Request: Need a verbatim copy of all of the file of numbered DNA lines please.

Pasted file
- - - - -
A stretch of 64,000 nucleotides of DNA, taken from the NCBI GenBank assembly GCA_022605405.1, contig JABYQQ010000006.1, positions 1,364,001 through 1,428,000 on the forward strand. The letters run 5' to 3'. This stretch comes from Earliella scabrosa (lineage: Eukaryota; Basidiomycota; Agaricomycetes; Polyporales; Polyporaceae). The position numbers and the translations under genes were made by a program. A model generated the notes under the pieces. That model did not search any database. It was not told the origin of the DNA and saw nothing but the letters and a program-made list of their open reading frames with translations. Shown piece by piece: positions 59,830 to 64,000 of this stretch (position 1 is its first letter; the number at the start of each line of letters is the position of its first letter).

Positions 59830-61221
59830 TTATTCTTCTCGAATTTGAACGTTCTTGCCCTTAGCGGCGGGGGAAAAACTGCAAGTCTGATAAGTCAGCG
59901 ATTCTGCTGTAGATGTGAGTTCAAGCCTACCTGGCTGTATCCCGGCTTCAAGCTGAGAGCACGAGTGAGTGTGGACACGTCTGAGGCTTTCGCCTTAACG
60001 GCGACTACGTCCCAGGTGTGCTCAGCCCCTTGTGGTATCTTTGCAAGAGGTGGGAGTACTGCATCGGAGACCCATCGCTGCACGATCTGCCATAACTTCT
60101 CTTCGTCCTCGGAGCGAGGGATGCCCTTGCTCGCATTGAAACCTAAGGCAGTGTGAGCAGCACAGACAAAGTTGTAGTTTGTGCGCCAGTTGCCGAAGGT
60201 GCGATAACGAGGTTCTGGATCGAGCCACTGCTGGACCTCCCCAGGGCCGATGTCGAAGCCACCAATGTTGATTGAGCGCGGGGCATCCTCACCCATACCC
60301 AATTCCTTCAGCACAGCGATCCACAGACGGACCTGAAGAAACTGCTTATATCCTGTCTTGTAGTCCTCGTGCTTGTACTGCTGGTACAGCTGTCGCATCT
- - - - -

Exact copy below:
A stretch of 64,000 nucleotides of DNA, taken from the NCBI GenBank assembly GCA_022605405.1, contig JABYQQ010000006.1, positions 1,364,001 through 1,428,000 on the forward strand. The letters run 5' to 3'. This stretch comes from Earliella scabrosa (lineage: Eukaryota; Basidiomycota; Agaricomycetes; Polyporales; Polyporaceae). The position numbers and the translations under genes were made by a program. A model generated the notes under the pieces. That model did not search any database. It was not told the origin of the DNA and saw nothing but the letters and a program-made list of their open reading frames with translations. Shown piece by piece: positions 59,830 to 64,000 of this stretch (position 1 is its first letter; the number at the start of each line of letters is the position of its first letter).

Positions 59830-61221
59830 TTATTCTTCTCGAATTTGAACGTTCTTGCCCTTAGCGGCGGGGGAAAAACTGCAAGTCTGATAAGTCAGCG
59901 ATTCTGCTGTAGATGTGAGTTCAAGCCTACCTGGCTGTATCCCGGCTTCAAGCTGAGAGCACGAGTGAGTGTGGACACGTCTGAGGCTTTCGCCTTAACG
60001 GCGACTACGTCCCAGGTGTGCTCAGCCCCTTGTGGTATCTTTGCAAGAGGTGGGAGTACTGCATCGGAGACCCATCGCTGCACGATCTGCCATAACTTCT
60101 CTTCGTCCTCGGAGCGAGGGATGCCCTTGCTCGCATTGAAACCTAAGGCAGTGTGAGCAGCACAGACAAAGTTGTAGTTTGTGCGCCAGTTGCCGAAGGT
60201 GCGATAACGAGGTTCTGGATCGAGCCACTGCTGGACCTCCCCAGGGCCGATGTCGAAGCCACCAATGTTGATTGAGCGCGGGGCATCCTCACCCATACCC
60301 AATTCCTTCAGCACAGCGATCCACAGACGGACCTGAAGAAACTGCTTATATCCTGTCTTGTAGTCCTCGTGCTTGTACTGCTGGTACAGCTGTCGCATCT